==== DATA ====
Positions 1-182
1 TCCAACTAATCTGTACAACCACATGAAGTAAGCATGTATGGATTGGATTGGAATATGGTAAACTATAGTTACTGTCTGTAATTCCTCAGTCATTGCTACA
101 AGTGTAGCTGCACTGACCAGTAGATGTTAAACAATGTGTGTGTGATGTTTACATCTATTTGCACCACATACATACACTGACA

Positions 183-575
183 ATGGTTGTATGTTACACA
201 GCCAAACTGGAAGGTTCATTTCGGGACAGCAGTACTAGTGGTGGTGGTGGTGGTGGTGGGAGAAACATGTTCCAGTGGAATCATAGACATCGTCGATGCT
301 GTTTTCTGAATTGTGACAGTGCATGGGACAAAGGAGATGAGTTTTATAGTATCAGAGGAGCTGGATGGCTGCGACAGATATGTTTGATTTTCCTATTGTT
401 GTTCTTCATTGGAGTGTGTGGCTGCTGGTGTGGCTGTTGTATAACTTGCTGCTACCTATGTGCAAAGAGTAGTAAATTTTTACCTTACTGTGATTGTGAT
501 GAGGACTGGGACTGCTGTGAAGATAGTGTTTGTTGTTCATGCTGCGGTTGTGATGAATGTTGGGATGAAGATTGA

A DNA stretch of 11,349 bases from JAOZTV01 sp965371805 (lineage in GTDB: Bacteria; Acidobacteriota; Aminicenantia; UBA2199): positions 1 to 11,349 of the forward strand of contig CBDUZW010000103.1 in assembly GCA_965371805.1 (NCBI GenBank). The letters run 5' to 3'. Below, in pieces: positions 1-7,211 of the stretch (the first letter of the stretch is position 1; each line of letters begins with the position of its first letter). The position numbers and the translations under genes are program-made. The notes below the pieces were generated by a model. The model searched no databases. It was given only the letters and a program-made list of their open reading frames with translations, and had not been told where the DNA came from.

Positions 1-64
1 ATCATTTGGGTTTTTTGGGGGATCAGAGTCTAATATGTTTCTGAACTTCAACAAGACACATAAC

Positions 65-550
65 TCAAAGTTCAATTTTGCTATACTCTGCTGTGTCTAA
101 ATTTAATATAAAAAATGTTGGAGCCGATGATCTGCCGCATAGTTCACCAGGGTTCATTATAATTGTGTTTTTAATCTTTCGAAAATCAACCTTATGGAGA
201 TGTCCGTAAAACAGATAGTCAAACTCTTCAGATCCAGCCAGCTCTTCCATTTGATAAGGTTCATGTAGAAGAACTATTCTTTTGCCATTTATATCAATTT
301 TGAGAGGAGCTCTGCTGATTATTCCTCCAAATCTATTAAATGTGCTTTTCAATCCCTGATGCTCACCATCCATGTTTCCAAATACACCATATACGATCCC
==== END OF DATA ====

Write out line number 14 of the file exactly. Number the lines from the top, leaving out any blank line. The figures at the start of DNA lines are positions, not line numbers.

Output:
65 TCAAAGTTCAATTTTGCTATACTCTGCTGTGTCTAA